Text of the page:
Following the economic downturn, the UAE, for so long the region’s leader in economic growth, is lagging behind the recovery. Questions remain over its long-term economic model, especially around population growth and Sheikh Mohammed bin Rashid Al Maktoum’s belief that “if you build it, people will come.” The domestic credit squeeze looks likely to continue in the short term, as loan-to-deposit ratios remain over 100 per cent, and foreign direct investment fell 70 per cent in 2009, according to HSBC.

Meanwhile, competition from other Gulf markets is increasing. Many are developing their infrastructure and have good locations and political stability, and Qatar and Bahrain retain aspirations to challenge the status quo.

But the assets that made the UAE attractive in the first place – oil, political stability, highly developed infrastructure and ease of doing business – are still in place, and they remain positive indicators for future trade and investment. Recognizing this advantage, Britain is stepping up its interest in the UAE. Priti Patel, treasurer of the UK’s All Party Parliamentary Group to the UAE, says: “Our countries have a prosperous and cooperative relationship. Britain’s long established economic and trading ties with the United Arab Emirates will go from strength to strength as the British government seeks to elevate links with the Gulf and boost relations that have not been maximized in recent years.”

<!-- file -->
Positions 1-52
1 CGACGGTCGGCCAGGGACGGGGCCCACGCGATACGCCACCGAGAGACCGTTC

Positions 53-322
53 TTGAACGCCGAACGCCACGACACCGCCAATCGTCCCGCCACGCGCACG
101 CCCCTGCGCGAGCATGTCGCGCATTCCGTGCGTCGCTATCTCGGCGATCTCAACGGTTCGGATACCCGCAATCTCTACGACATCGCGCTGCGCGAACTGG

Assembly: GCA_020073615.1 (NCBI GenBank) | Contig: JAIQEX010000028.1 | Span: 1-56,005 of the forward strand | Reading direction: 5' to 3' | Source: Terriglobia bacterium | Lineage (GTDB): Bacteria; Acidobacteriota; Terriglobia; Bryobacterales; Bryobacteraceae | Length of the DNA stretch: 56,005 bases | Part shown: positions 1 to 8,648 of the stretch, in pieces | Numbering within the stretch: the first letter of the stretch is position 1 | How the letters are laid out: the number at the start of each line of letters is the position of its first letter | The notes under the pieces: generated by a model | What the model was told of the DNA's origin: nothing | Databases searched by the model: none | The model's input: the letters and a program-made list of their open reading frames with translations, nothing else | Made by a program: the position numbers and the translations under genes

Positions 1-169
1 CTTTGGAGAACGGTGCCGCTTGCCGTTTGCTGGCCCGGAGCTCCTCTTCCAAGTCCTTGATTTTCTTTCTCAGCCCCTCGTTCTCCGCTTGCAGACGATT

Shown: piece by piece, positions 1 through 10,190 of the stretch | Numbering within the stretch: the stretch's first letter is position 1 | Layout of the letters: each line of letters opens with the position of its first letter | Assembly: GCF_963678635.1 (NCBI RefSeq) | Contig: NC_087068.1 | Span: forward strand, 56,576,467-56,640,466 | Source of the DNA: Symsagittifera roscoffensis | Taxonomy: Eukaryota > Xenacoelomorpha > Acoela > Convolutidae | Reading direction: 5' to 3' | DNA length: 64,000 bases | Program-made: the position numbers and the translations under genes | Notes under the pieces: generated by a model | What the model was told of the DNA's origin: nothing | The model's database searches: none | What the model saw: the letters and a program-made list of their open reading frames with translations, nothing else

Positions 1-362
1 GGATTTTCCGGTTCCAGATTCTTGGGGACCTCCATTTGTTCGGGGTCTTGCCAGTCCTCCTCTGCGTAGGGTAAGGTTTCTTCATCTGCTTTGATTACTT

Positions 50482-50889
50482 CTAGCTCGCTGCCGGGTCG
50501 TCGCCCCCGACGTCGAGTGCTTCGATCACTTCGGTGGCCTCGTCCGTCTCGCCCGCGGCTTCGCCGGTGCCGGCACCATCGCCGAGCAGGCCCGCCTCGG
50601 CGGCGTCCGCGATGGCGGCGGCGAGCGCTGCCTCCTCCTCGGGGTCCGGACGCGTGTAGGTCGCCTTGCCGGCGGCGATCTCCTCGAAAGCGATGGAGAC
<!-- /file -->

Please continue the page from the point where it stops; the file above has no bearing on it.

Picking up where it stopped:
But more unity between the emirates themselves will be key in capitalizing on these new opportunities. Dubai is the region’s hub with its well-developed infrastructure, while Abu Dhabi remains underpinned by its hydrocarbon wealth. But both emirates must grapple with economies of scale and a small domestic market. The population of the UAE is only just over 8m, about 80 per cent of whom are expatriates. As a result, there is a need for rationalization in some areas, as competing bodies vie for slices of a small pie.

In the financial services sector, for example, there are three small securities exchanges serviced by 80 brokerages, and about 50 banks, of which 22 are local. Combining the Dubai Financial Market and Abu Dhabi Securities Exchange to create a greater liquidity pool would increase international equity portfolio inflows and might persuade Morgan Stanley Capital International (MSCI) to lift the UAE to “emerging market” status.